Kristen Roby Dimlow
Corporate Vice President, Human Resources, MicrosoftKristen Roby Dimlow is responsible for Total Rewards, Performance and HR Business Insights at Microsoft, which includes broad-based global compensation, executive compensation, U.S. benefits, international benefits strategy and philosophy, global mobility and relocation, performance management, stock design and administration, M&A, and HR Business Insights which is Microsoft’s people analytics function. Roby Dimlow is a 20-plus year Microsoft veteran who spent the first half of her Microsoft career in corporate finance controller positions, including for Office, Windows, Server and Xbox. She moved to HR in 2002, leading university recruiting, and transitioned to engineering line leader roles in Windows, Platforms and Services Division, Online Services and Devices. In September 2016, Roby Dimlow returned to Microsoft after serving as chief human resources officer of F5 Networks, where she led all HR functions, including compensation and benefits, working regularly with its compensation committee and board. Prior to her first Microsoft tour, Roby Dimlow held finance leadership roles at Walt Disney Studios, most recently as VP finance for Disney TeleVentures. Prior to Disney, Roby Dimlow was a financial analyst at GE and completed the Financial Management Program. Roby Dimlow holds a B.B.A. in management from the College of William and Mary.
Richard Frank, Ph.D.
Professor of Health Economics, Harvard Medical SchoolRichard Frank, Ph.D., is the Margaret T. Morris Professor of Health Economics. His research is focused on the economics of mental health and substance abuse care, long-term care financing policy, health care competition and implementation of health reform and disability policy. He served as the deputy assistant secretary for planning and evaluation at the Department of Health and Human Services (DHHS), directing the Office of Disability, Aging and Long-Term Care Policy from 2009 to 2011. From 2014 to 2016, he served as the DHHS assistant secretary for planning and evaluation. Dr. Frank served as an editor for the Journal of Health Economics for nine years. He was awarded the Carl A. Taube Award from the American Public Health Association and the John Eisenberg Mentorship Award from the National Research Service Awards. He is a member of the National Academy of Medicine. He received the AcademyHealth Distinguished Investigator Award in June 2018. He is co-author with Sherry Glied of the book Better but Not Well. Dr. Frank received his BA in economics from Bard University and his Ph.D. in economics from Boston University.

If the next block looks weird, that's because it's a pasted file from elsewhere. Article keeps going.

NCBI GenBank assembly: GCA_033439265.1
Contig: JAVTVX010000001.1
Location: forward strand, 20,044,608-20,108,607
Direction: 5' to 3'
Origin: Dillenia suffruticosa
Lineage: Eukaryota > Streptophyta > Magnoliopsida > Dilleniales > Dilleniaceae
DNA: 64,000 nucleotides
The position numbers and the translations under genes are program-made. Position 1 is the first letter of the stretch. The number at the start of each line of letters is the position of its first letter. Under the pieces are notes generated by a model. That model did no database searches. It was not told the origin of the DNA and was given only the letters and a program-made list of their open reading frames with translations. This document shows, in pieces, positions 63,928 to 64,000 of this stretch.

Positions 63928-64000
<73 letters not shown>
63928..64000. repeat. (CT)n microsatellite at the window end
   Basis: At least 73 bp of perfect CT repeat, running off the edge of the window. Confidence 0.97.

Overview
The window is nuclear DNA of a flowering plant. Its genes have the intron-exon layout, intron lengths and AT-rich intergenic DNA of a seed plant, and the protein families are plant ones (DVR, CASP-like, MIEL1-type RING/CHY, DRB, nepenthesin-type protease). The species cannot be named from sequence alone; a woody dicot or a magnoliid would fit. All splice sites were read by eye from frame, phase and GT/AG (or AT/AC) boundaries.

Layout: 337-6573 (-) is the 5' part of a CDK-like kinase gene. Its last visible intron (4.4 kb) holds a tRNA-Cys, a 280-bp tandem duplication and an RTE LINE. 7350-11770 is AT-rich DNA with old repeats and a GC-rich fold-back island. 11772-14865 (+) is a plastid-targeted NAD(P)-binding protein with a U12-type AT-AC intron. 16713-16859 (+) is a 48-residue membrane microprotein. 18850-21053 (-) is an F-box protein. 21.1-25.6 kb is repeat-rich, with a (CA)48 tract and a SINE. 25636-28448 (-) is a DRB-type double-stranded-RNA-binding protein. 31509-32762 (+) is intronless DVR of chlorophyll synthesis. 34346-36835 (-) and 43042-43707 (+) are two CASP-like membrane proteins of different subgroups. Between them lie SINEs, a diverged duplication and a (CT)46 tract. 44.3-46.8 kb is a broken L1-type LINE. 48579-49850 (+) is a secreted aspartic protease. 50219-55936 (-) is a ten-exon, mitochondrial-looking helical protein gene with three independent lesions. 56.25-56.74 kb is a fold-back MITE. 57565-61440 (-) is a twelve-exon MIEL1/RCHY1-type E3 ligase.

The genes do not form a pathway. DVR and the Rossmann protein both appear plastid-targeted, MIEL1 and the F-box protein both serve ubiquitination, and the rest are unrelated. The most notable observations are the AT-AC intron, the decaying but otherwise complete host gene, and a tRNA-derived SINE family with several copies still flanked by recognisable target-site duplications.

Bertie Thomson, CFA
Portfolio Manager, Brown AdvisoryBertie is a portfolio manager of the Global Leaders strategy. Prior to joining Brown Advisory in October 2015, Bertie spent 13 years at Aberdeen Asset Management where he was most recently a Senior Investment Manager in the Pan European equity team who was responsible for £6bn of client assets.
Episode 11 | Children in Crisis: How a Focus on Partnership and Education Can Brighten the Future
Caryl Stern, longtime CEO at UNICEF USA and now executive director at the Walton Family Foundation, has spent her career focused on elevating the well-being of children. While Caryl is deeply concerned about the inequities that the pandemic is exacerbating, she is also profoundly energized about the current innovation, partnerships and social justice movements that can deliver quality education and opportunity for our next generation.